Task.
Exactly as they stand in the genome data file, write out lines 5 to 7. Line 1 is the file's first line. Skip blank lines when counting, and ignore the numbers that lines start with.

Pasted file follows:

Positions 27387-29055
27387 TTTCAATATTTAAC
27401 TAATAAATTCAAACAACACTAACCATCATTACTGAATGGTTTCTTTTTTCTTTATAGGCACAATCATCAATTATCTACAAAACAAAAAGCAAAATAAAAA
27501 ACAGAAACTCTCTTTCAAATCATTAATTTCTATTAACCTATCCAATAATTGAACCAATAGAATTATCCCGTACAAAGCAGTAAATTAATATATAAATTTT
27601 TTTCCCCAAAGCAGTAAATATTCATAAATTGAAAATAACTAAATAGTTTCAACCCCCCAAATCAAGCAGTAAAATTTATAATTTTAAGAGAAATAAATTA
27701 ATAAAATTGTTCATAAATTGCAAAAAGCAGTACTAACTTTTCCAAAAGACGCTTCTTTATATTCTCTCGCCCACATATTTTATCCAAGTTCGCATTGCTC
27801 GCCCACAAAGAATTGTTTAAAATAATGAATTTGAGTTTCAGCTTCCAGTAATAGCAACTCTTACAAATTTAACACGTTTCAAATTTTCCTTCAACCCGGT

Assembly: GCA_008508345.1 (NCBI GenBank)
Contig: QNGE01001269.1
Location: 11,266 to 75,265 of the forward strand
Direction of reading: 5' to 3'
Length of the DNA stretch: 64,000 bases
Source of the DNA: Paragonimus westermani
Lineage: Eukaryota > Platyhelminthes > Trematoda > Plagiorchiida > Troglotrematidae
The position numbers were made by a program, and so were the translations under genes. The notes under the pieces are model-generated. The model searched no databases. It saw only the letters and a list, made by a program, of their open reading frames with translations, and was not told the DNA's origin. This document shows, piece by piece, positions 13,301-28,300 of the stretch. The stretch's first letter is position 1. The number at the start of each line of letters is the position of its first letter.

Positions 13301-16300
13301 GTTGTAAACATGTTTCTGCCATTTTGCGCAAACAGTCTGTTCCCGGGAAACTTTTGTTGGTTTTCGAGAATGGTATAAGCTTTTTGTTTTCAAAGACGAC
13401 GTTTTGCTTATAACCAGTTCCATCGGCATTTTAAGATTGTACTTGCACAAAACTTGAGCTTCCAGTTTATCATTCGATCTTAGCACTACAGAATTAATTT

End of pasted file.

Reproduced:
27601 TTTCCCCAAAGCAGTAAATATTCATAAATTGAAAATAACTAAATAGTTTCAACCCCCCAAATCAAGCAGTAAAATTTATAATTTTAAGAGAAATAAATTA
27701 ATAAAATTGTTCATAAATTGCAAAAAGCAGTACTAACTTTTCCAAAAGACGCTTCTTTATATTCTCTCGCCCACATATTTTATCCAAGTTCGCATTGCTC
27801 GCCCACAAAGAATTGTTTAAAATAATGAATTTGAGTTTCAGCTTCCAGTAATAGCAACTCTTACAAATTTAACACGTTTCAAATTTTCCTTCAACCCGGT